She and her husband just finished a landscaping project for a home slightly under 20,000 square feet after failure of three different landscaping companies. The homeowners were so happy and requested them to take care of their office buildings. 

Daisy loves to tell her clients: “I am an artist. I love to design your yard in an unique and artistic way.”

Of course, some homeowners prefer a plain easy-care yard. 

“I always respect their opinions. But I believe that color brings things to life and there’s a better option than a plain yard,” she said. “Our hard-work and sincerity always gain clients’ trust and it ended up we were allowed to add color to the yard instead of just boxwood and nandina.”

As her confidence grew, she attended some art festivals here in North Carolina and made friends with many other artists. 

“I always feel very grateful and lucky to have so many people who inspire me, help me, appreciate and collect my arts,” she said.  

Within a few years of painting, she already sold over 80 art pieces internationally. Her work has been exhibited in some prestigious galleries including Coffey & Thompson Art Gallery in Myers Park. 

She sold almost half of her paintings at the recent Festival in the Park. 

Daisy posts her works on the internet under the title “Unchained Color.” When people see her art, they are often amazed by the vivid and vibrant use of her palette. She doesn’t know why she likes strong color.

“Maybe it’s because of my intensifying desire and straightforward personality,” she said. 

Since college, Daisy has developed a personality that translates to “individualist and persisting one’s own way” in Chinese, but she  likes to translate it to “me walk me tofu,” which is the very literal meaning of the four Chinese characters.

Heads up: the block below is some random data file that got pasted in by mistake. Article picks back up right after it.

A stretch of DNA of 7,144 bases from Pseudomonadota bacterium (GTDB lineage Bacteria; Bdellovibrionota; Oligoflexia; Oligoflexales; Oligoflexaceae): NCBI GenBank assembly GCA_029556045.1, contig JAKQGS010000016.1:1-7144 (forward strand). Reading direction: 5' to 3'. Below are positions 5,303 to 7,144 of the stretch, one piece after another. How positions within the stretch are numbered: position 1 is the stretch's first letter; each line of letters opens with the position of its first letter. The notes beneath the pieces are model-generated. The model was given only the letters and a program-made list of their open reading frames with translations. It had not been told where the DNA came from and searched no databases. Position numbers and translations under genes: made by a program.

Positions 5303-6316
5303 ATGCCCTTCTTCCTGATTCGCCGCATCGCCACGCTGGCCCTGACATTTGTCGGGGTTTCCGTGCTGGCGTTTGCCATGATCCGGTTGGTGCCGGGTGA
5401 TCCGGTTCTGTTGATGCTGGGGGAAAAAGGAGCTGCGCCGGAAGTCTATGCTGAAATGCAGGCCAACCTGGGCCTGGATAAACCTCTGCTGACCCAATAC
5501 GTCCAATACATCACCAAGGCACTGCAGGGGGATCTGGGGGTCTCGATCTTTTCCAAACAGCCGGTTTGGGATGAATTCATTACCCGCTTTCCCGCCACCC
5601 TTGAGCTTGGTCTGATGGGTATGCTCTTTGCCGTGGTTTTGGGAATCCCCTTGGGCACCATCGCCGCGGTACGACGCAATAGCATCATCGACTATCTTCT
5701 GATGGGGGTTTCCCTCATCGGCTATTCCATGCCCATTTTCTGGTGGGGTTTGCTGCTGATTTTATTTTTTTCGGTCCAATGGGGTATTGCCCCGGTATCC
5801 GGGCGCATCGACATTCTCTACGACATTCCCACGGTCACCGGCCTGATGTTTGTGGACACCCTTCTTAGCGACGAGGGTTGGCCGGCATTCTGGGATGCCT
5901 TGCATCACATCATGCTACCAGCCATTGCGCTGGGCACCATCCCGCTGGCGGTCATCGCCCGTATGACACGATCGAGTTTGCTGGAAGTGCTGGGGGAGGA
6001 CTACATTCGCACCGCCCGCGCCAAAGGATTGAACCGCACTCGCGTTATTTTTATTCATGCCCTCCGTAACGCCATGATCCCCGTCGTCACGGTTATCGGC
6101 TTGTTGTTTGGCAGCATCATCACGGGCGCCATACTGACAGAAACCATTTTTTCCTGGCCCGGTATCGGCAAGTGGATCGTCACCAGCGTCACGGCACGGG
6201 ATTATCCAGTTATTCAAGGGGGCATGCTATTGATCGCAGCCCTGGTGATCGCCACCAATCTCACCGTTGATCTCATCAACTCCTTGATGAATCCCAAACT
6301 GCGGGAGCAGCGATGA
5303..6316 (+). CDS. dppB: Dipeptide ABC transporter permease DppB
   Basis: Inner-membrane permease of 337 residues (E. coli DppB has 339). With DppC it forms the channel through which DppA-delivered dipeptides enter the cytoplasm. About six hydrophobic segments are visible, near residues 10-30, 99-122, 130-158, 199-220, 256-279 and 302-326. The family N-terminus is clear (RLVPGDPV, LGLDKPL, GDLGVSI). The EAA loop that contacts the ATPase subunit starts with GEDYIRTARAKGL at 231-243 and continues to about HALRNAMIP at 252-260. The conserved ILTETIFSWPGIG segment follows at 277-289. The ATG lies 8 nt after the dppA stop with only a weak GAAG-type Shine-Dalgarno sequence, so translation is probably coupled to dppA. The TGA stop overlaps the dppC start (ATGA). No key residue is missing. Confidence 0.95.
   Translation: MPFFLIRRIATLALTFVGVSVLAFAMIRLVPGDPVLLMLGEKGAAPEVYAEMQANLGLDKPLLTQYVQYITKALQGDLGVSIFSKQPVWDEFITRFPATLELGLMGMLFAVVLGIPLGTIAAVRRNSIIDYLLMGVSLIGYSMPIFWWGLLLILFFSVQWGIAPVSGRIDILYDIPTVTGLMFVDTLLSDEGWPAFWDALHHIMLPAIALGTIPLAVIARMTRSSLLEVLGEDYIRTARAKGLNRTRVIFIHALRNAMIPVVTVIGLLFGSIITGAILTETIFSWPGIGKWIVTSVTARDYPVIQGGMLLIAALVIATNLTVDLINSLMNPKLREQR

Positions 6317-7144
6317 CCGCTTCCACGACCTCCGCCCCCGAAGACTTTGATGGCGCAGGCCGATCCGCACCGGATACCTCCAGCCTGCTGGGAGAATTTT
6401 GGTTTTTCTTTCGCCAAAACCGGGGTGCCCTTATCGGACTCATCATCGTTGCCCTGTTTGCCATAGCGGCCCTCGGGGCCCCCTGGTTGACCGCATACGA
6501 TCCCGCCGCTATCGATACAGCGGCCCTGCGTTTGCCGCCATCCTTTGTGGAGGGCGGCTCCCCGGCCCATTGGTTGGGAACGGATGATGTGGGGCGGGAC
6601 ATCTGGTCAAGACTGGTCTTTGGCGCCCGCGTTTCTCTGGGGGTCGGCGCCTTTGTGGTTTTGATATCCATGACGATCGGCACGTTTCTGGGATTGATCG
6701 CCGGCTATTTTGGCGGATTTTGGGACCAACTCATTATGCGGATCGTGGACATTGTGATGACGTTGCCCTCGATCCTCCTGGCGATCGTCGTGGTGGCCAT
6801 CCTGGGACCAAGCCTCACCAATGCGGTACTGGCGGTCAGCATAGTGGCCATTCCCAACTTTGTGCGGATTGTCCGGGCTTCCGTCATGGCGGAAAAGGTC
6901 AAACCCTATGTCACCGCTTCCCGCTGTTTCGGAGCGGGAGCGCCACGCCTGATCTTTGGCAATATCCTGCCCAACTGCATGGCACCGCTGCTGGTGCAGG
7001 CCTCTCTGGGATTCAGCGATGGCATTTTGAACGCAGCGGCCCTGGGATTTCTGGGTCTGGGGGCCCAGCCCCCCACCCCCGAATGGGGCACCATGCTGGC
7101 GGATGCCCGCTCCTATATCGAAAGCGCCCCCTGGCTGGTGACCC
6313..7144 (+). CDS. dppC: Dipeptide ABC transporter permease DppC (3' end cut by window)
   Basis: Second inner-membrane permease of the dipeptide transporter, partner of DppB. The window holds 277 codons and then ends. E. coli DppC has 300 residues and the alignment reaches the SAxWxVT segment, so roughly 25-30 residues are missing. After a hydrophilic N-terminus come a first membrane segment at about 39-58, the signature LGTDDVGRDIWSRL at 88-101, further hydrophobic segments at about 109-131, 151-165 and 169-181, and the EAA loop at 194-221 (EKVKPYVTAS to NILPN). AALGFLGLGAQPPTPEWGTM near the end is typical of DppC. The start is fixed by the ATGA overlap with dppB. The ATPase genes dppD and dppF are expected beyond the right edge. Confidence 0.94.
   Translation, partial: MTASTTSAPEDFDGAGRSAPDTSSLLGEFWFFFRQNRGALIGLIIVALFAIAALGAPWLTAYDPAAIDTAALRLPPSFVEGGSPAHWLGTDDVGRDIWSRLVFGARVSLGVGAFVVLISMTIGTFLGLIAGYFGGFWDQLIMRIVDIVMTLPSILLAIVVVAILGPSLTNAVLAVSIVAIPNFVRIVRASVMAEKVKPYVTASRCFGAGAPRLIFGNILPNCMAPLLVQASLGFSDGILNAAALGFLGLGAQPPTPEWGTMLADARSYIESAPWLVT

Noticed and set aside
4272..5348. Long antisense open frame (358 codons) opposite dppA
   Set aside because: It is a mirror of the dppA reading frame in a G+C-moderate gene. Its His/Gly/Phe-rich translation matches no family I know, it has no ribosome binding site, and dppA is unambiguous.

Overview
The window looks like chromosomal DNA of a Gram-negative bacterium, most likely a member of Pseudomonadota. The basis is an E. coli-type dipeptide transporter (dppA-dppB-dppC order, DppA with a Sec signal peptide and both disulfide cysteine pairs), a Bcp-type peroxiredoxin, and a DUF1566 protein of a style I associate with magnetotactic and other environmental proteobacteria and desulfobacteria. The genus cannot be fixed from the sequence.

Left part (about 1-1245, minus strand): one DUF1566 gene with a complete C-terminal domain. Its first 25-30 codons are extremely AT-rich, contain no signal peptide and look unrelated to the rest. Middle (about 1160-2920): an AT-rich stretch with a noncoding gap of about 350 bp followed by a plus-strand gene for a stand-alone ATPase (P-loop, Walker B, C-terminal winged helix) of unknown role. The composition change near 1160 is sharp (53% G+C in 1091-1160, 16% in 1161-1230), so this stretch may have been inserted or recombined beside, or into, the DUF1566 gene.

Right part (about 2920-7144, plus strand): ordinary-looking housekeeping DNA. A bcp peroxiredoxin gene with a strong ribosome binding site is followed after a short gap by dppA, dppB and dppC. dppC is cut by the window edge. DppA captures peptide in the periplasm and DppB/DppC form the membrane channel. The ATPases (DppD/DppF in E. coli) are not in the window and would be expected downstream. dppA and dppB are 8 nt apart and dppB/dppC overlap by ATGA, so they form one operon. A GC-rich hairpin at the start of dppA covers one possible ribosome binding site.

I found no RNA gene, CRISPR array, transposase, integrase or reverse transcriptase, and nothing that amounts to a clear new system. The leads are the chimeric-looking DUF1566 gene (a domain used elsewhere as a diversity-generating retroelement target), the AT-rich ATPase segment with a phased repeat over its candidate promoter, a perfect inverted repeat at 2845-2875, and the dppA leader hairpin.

Her love of nature and passion for life bursts out from her heart with strong color as the medium. You can see her red excitement, pink romance, yellow optimism and blue grief all in one place in her paintings. 

“When I see the canvas, I just want the whole thing to be covered in color and contents,” she said. “I don’t like white spaces like many other Asian artists do. I like expression. I like the simple feeling of letting go with my intuition.”

In the Chinese community in the U.S., Daisy always refers to herself as “Garden Girl” or “Greenhouse Girl,” not only because she loves gardening, but the more important reason is the song of the same name by the Chinese rock and roll godfather, songwriter and singer Cui Jian. 

This song is forever a classic to people who were born in the 1960s and 1970s in China. It conveys a mixture of the rough and tender, the wild and the sad, expressing the inner entanglements and impulses of people who fall in love with each other mildly and directly. The main reason she loves the song so much is that she identifies with the lyrics: “You say I’m the strongest, I say you are the kindest.” She wants to become a strong and kind woman.

Daisy Schenone, the Garden Girl, the artist. To her, kindness and strength are the superior quality to experience, appreciate and create life. And art is a very big part of her life. She paints flowers with strong color, feels nature with a burning heart, illustrates landscapes with deep emotions and builds gardens with warmth and passion. 

She loves to bring people happiness and beauty using her arts.

“I don’t like people to call me a great artist. I am not. There is so much I need to improve,” Daisy said, “All that is certain about me is that I am romantic and humorous. Because I am romantic, I love life and treat others with kindness. Because I’m humorous, I face every moment and challenge with laughter and smile.”